From Archaia, by way of Kickstarter, comes The Thrilling Adventure Hour, an anthology of comedic adventure tales spanning all the expected genres, based off the stage show/podcast of the same name created by Ben Acker and Ben Blacker. Though I’m an avid comedy podcast listener, perhaps my bona fides will be revoked if I admit to never having listened to the TAH. To my understanding it’s a live read of a fully scripted adventure done in the style of a 1930’s radio serial. The first ever podcast-to-comic adaptation (I’ll hazard a guess) this is a comic book translation of ten of TAH‘s regular features including: “Sparks Nevada, Marshal on Mars”; “Down in Moonshine Holler”; and “Captain Lazerbeam”. If you’ve never heard the show (or been to a live performance) then doubtless these names mean very little, though still providing a rudimentary hint at their satiric nature. Conversely, I’m sure if you are a fan of the program these visualizations will prove enticing and delightful.
Stepping into Acker and Blacker’s world, you’re first greeted with a classy Tom Fowler character collage cover, in the vein of classic cinema posters, as well as a title page, table of contents and introductions (by Patton Oswalt and Ed Brubaker) which are impeccably designed to look olde timey and ornate. Though it inspires confidence that the book will truly capture a 1930’s adventure-esque feel, there was a nagging doubt that being a newcomer to these characters and the TAH ouevre would be a barrier not easily overcome. The first such adventure, “Sparks Nevada” (with marvelous Kyle Baker-esque cartooning from Randy Bishop) thrusts you headlong into the TAH pool and it takes a bit of adjustment. A play on both westerns and Edgar Rice Burroughs-like science-fantasy, the rhythm of “Sparks Nevada” never seems to get foothold, with Acker and Blacker’s script finding the adjustment to comics medium a challenge. The dialogue seems to be written to be performed, spoken in layers so as to have the characters speaking over each other or in rapid pace, but it’s not entirely effective on the page. There’s a dynamic between these characters and a rhythm to their dialogue that would likely work better for the reader already familiar with them. At the same time, despite Bishop’s high quality visuals, there are gaps in the panel flow, which makes for a bit of a choppy read.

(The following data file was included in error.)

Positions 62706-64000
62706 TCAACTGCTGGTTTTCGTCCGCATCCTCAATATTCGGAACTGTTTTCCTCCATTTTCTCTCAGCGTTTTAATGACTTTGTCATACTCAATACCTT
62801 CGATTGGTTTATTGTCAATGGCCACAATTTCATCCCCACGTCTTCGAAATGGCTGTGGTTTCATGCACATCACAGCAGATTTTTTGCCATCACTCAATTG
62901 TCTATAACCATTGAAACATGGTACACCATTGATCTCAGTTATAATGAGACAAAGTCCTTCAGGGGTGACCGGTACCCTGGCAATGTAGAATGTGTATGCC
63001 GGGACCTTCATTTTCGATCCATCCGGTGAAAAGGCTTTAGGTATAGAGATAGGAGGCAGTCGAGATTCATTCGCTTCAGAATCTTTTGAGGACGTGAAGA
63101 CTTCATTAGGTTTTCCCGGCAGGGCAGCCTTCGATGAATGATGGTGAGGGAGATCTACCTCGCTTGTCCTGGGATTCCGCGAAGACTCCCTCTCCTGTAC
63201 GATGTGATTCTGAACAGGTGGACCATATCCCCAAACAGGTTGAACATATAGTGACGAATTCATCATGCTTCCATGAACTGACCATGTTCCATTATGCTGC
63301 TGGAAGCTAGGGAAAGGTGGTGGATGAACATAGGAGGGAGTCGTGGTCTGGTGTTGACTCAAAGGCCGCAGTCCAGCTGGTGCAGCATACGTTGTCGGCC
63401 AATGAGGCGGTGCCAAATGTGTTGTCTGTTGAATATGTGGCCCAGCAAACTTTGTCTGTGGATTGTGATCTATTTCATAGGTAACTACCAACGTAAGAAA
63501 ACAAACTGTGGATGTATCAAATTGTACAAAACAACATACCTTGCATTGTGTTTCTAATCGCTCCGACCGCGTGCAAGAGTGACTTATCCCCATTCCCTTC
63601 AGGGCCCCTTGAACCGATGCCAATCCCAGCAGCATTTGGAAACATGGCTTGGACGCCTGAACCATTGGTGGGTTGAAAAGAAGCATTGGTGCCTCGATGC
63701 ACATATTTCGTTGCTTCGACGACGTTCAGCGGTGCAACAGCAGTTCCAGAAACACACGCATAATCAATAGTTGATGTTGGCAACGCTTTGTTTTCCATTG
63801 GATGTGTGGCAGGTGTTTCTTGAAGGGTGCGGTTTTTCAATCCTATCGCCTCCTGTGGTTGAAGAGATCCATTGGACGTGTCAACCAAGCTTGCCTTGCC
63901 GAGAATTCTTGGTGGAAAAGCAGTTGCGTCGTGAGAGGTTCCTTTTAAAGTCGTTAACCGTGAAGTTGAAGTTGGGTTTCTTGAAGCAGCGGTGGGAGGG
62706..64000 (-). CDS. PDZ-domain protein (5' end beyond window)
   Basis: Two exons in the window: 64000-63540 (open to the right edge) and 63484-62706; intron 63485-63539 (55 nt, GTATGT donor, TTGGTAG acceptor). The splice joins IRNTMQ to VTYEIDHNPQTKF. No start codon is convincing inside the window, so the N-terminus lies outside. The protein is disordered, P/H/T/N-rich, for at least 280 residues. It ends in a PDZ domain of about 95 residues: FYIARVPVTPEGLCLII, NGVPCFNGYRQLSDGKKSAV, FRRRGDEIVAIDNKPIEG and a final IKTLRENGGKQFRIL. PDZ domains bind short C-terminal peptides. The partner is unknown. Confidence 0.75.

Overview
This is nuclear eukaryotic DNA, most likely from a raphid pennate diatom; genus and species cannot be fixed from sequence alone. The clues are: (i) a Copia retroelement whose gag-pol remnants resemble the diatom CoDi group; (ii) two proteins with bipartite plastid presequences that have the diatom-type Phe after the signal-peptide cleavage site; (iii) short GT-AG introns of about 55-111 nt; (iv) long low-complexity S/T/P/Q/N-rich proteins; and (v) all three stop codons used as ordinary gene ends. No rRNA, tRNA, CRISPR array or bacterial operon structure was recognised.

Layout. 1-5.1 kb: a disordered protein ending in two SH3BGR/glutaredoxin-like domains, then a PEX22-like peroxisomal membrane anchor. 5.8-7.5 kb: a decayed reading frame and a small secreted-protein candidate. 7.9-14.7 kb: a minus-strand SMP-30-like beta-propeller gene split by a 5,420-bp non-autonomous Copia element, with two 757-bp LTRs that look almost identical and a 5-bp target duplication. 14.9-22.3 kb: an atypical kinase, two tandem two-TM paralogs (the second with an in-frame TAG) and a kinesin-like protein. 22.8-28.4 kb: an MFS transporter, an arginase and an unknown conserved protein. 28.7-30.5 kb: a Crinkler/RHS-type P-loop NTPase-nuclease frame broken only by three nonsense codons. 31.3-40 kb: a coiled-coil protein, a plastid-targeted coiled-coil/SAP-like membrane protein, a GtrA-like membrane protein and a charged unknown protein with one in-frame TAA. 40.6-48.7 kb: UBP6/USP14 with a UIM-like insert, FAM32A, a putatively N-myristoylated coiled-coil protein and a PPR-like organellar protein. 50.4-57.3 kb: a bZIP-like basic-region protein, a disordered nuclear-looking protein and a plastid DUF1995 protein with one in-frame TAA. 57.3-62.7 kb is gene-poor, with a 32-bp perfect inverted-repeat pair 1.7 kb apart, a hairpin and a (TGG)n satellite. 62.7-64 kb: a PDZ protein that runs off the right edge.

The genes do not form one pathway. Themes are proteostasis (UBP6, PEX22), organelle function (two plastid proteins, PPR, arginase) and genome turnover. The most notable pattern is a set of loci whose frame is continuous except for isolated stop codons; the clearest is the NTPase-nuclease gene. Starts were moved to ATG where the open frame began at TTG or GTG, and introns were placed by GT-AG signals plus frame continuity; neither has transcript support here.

Thankfully, things only improve from there. “Philip Fathom: Deep Sea Detective” (art by Jeff Stokely) blends hard boiled crime stories with dour mermen and birthday parties to highly amusing effect, followed by the rollicking “Cross-Time Adventures of Colonel Tick-Tock” (art by Chris Moreno) which finds the good Colonel meeting Og, the prehistoric supergenius, builder of the wheel, inventor of fire, and the first ever time machine. Moreno’s design of Og and his caveman lab assistant, Ur, are ceaselessly amusing on their own (I don’t know if Og and Ur are regulars on the podcast, but I will endeavor to find out).